A Family is a Family is a Family

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a family is a family is a family

Best suited to:

K – Year 3

KLAs covered:

English, PDH (families)

Learning:

  • what is a family?
  • how are families the same?
  • how are families different?
  • what kinds of things to families do together?
  • what makes my family special?
  • how do the people in families show they love each other?

Need to know:

  • prompts children to think about what a family is and to describe the characteristics of families;
  • helps children understand that families are different but all families are special and OK;
  • shows diverse families: two mums, two dads, a parent in a wheelchair, culturally-diverse families, parents living apart, blended families, a foster family;

Discussion Questions (before reading):

  • how many children are on the front cover of the book?
  • what do you think the title means?
  • are families all the same?
  • what makes a family?

Discussion Questions (after reading):

  • what was the book about?
  • why do you think the author wanted to write this book? What do you think is the message she wants to tell us?
  • read the last page again and invite the children to examine the illustration. What is a ‘foster mum’? What did the lady in the park mean when she asked about the foster mum’s ‘real children’? Why did the little girl’s foster mum reply the way she did?
  • what makes your family special?
  • what do you love most about your family?
  • how is your family like other families?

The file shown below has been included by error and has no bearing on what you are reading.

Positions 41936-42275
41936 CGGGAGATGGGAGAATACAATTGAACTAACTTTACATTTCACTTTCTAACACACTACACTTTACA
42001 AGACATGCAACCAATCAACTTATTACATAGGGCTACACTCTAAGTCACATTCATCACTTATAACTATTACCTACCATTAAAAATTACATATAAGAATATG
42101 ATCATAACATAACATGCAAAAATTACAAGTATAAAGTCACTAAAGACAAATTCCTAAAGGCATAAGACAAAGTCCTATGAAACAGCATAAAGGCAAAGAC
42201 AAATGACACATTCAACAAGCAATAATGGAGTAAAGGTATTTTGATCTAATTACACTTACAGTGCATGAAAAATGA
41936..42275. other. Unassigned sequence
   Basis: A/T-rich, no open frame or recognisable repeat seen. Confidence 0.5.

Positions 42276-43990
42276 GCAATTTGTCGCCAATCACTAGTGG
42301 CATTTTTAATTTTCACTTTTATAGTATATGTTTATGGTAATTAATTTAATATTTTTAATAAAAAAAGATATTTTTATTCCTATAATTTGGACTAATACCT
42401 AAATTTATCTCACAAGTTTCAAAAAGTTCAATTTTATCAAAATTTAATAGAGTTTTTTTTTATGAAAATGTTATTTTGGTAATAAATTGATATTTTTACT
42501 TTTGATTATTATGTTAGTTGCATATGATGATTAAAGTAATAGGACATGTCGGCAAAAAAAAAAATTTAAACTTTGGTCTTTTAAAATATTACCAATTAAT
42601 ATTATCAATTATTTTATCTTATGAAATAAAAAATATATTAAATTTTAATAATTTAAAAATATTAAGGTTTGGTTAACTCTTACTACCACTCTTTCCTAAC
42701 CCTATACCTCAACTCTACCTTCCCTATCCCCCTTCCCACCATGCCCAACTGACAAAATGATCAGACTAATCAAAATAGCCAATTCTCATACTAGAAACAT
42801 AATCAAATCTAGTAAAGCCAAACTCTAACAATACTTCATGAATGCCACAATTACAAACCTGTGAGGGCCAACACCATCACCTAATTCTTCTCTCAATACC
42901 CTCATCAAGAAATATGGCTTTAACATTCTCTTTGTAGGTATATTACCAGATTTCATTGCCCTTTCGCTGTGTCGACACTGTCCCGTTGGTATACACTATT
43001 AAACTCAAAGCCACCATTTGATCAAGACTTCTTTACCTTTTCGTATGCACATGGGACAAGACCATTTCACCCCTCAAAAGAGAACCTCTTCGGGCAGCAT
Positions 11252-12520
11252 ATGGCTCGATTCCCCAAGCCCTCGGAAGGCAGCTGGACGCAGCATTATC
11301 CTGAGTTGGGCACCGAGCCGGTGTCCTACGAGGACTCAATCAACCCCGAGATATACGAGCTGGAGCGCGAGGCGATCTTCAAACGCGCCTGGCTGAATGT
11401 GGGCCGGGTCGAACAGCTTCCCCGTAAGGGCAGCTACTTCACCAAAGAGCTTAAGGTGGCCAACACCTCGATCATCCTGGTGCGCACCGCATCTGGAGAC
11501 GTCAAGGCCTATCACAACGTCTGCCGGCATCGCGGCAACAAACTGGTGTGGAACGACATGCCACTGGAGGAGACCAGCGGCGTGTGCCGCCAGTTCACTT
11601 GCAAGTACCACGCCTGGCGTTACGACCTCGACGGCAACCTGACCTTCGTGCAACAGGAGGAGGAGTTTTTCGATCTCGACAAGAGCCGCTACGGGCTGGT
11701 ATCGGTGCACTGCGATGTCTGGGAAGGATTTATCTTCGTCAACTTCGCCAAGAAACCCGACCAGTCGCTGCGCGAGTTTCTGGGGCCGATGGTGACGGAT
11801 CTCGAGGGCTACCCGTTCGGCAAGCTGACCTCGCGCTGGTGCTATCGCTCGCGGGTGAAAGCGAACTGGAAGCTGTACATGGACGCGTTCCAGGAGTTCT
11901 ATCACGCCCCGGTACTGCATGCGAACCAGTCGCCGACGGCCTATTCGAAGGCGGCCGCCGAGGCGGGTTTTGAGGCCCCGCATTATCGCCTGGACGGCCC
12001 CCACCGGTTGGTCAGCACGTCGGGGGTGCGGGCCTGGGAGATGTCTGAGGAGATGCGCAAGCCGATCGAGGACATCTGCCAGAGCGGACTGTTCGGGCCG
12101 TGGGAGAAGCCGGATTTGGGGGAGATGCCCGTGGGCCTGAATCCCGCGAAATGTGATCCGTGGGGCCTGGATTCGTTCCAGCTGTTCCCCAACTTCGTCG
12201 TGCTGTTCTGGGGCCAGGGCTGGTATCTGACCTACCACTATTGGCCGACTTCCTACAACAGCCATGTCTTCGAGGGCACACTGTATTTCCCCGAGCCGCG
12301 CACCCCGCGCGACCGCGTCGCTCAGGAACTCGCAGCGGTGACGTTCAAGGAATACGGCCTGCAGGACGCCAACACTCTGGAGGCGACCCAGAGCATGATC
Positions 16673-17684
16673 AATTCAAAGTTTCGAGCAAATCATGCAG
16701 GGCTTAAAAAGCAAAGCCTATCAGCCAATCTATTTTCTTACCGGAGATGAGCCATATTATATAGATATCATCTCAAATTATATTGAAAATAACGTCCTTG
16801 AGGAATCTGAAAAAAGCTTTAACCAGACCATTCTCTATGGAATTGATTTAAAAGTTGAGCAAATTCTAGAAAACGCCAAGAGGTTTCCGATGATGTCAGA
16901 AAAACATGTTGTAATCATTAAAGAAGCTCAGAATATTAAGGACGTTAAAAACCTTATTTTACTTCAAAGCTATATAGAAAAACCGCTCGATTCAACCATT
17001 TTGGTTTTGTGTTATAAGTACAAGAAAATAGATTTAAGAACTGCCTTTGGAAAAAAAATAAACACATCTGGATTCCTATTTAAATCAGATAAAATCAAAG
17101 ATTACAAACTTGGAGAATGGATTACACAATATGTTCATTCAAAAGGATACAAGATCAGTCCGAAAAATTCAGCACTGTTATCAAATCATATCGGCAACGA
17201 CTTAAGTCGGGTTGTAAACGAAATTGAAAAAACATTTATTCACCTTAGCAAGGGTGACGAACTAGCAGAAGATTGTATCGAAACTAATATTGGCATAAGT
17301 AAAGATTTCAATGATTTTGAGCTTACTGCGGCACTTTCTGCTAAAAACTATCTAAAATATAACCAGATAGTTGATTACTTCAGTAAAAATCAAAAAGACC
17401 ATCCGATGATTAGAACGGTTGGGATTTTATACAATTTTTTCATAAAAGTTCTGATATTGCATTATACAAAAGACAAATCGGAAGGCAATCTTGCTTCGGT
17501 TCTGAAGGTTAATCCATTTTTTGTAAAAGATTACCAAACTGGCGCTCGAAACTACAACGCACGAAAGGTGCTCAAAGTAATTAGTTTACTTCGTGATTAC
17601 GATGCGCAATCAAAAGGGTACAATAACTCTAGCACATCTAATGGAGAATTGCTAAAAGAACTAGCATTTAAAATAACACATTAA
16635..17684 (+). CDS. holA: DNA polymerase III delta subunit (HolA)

• how is your family different?
  • do you have a different idea of what a family is now that you have read this book?

Activities:

K – Year 3 (whole class)

Choose a double-page spread for closer study.

Explore the questions:

  • who are the characters in this scene?
  • what is the setting?
  • what do the words tell us about this family?
  • what do the illustrations tell us?
  • do you need both to tell the story?
  • how do the words and illustrations work together to communicate the main message of the book?

K – Year 3 (whole class)

Examine the illustrations of some of the families in the book:

  • who is in the family?
  • what are they doing together?
  • who in our class has done the same activity with their own family?
  • do you need to be a certain kind of family to do this together? Why or why not?

K – Year 3 (individual)

Create a class version of A Family is a Family is a Family:

  • children compose a sentence or two describing what makes their family special and illustrate with a drawing showing their family doing something they love;
  • use the finished pages to create a customised edition of the book for your class;
  • read the book as a class, with each child reading their own page;

Years 2 – 3 (pairs)

  • children interview each other about their families;
  • they ask questions about their partner’s family, clarify details they don’t understand and record their findings;
  • prompt children to ask their partners about what makes their families special;
  • students tell the class about their partner’s family, including fun and interesting facts that show how that family is special;

Year 3 (small groups)

Assign a double-page spread to each group for closer study.

In their groups, children explore the questions:

  • who are the characters in this scene?
  • what is the setting?
  • what do the words tell us about this family?
  • what do the illustrations tell us?
  • do you need both to tell the story?
  • how do the words and illustrations work together to communicate the main message of the book?
  • groups present their ideas to the class.

Year 3 (individual)

Children choose one of the families shown in the book and write and illustrate a story about a new adventure for the family.

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